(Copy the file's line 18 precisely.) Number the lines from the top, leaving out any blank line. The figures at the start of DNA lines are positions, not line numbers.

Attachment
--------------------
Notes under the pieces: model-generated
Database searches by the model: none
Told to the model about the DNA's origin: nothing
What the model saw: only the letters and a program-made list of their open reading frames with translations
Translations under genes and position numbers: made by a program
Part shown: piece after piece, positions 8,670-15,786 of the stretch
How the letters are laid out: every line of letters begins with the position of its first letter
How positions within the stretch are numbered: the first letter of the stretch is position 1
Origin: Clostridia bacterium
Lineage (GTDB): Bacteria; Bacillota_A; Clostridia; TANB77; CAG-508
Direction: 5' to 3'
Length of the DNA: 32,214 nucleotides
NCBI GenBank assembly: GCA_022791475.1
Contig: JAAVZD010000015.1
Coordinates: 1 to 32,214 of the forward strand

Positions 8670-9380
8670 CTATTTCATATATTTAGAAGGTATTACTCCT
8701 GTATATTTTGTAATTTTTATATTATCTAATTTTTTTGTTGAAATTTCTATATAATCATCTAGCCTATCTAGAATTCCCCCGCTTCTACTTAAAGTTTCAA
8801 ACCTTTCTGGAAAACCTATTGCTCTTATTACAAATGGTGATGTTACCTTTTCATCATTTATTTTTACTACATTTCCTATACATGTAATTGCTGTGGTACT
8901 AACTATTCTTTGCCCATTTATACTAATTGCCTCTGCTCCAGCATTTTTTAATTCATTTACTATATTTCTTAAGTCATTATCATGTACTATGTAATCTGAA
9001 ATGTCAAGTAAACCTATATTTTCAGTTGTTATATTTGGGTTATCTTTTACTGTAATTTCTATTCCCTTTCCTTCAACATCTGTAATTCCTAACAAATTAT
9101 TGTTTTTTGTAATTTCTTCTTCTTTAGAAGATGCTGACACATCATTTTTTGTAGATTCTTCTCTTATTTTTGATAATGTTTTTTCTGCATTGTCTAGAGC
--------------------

8701 GTATATTTTGTAATTTTTATATTATCTAATTTTTTTGTTGAAATTTCTATATAATCATCTAGCCTATCTAGAATTCCCCCGCTTCTACTTAAAGTTTCAA